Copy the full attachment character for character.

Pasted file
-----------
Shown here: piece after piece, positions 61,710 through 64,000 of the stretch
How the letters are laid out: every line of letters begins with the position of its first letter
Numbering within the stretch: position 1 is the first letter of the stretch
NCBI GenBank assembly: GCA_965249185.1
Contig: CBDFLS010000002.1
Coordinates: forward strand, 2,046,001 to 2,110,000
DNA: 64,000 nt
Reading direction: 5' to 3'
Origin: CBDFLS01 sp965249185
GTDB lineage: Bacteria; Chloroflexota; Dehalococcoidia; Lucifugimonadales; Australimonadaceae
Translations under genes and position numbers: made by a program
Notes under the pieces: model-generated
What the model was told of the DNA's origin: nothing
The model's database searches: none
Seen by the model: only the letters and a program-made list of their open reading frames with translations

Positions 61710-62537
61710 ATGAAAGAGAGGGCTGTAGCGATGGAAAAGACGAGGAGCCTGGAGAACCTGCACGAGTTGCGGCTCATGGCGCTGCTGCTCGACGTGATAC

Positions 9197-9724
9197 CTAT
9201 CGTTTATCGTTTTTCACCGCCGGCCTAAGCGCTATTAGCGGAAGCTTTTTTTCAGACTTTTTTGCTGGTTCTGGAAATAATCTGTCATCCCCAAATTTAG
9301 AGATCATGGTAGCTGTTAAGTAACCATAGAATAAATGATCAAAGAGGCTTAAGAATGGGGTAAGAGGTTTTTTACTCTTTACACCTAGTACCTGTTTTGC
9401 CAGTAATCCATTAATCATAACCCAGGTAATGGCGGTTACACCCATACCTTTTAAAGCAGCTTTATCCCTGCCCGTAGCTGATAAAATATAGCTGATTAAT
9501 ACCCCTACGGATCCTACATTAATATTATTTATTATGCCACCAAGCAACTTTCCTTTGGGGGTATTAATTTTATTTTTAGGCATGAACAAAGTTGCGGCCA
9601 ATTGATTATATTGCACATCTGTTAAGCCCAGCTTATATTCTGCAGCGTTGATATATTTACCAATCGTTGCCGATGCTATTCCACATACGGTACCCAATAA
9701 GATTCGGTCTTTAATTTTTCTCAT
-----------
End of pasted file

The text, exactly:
Shown here: piece after piece, positions 61,710 through 64,000 of the stretch
How the letters are laid out: every line of letters begins with the position of its first letter
Numbering within the stretch: position 1 is the first letter of the stretch
NCBI GenBank assembly: GCA_965249185.1
Contig: CBDFLS010000002.1
Coordinates: forward strand, 2,046,001 to 2,110,000
DNA: 64,000 nt
Reading direction: 5' to 3'
Origin: CBDFLS01 sp965249185
GTDB lineage: Bacteria; Chloroflexota; Dehalococcoidia; Lucifugimonadales; Australimonadaceae
Translations under genes and position numbers: made by a program
Notes under the pieces: model-generated
What the model was told of the DNA's origin: nothing
The model's database searches: none
Seen by the model: only the letters and a program-made list of their open reading frames with translations

Positions 61710-62537
61710 ATGAAAGAGAGGGCTGTAGCGATGGAAAAGACGAGGAGCCTGGAGAACCTGCACGAGTTGCGGCTCATGGCGCTGCTGCTCGACGTGATAC

Positions 9197-9724
9197 CTAT
9201 CGTTTATCGTTTTTCACCGCCGGCCTAAGCGCTATTAGCGGAAGCTTTTTTTCAGACTTTTTTGCTGGTTCTGGAAATAATCTGTCATCCCCAAATTTAG
9301 AGATCATGGTAGCTGTTAAGTAACCATAGAATAAATGATCAAAGAGGCTTAAGAATGGGGTAAGAGGTTTTTTACTCTTTACACCTAGTACCTGTTTTGC
9401 CAGTAATCCATTAATCATAACCCAGGTAATGGCGGTTACACCCATACCTTTTAAAGCAGCTTTATCCCTGCCCGTAGCTGATAAAATATAGCTGATTAAT
9501 ACCCCTACGGATCCTACATTAATATTATTTATTATGCCACCAAGCAACTTTCCTTTGGGGGTATTAATTTTATTTTTAGGCATGAACAAAGTTGCGGCCA
9601 ATTGATTATATTGCACATCTGTTAAGCCCAGCTTATATTCTGCAGCGTTGATATATTTACCAATCGTTGCCGATGCTATTCCACATACGGTACCCAATAA
9701 GATTCGGTCTTTAATTTTTCTCAT